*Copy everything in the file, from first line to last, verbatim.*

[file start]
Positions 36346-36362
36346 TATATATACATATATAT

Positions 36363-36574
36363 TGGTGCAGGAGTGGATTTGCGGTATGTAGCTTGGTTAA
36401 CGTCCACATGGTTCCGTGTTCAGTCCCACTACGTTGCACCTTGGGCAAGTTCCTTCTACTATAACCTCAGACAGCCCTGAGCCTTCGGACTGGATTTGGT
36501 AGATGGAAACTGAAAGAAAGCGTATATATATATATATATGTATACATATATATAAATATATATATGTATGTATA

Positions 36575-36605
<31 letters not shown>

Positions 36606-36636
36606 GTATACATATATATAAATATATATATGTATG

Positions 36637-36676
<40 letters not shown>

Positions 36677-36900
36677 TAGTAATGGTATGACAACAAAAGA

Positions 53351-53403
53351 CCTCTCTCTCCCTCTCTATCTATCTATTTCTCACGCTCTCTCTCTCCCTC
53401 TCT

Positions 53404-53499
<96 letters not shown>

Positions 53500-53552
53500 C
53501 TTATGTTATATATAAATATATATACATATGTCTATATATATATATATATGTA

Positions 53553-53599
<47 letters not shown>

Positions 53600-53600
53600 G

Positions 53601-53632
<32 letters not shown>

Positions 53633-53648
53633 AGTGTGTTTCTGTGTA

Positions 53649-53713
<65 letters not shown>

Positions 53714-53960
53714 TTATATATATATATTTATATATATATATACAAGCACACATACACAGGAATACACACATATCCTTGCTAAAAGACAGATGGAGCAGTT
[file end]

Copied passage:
Positions 36346-36362
36346 TATATATACATATATAT

Positions 36363-36574
36363 TGGTGCAGGAGTGGATTTGCGGTATGTAGCTTGGTTAA
36401 CGTCCACATGGTTCCGTGTTCAGTCCCACTACGTTGCACCTTGGGCAAGTTCCTTCTACTATAACCTCAGACAGCCCTGAGCCTTCGGACTGGATTTGGT
36501 AGATGGAAACTGAAAGAAAGCGTATATATATATATATATGTATACATATATATAAATATATATATGTATGTATA

Positions 36575-36605
<31 letters not shown>

Positions 36606-36636
36606 GTATACATATATATAAATATATATATGTATG

Positions 36637-36676
<40 letters not shown>

Positions 36677-36900
36677 TAGTAATGGTATGACAACAAAAGA

Positions 53351-53403
53351 CCTCTCTCTCCCTCTCTATCTATCTATTTCTCACGCTCTCTCTCTCCCTC
53401 TCT

Positions 53404-53499
<96 letters not shown>

Positions 53500-53552
53500 C
53501 TTATGTTATATATAAATATATATACATATGTCTATATATATATATATATGTA

Positions 53553-53599
<47 letters not shown>

Positions 53600-53600
53600 G

Positions 53601-53632
<32 letters not shown>

Positions 53633-53648
53633 AGTGTGTTTCTGTGTA

Positions 53649-53713
<65 letters not shown>

Positions 53714-53960
53714 TTATATATATATATTTATATATATATATACAAGCACACATACACAGGAATACACACATATCCTTGCTAAAAGACAGATGGAGCAGTT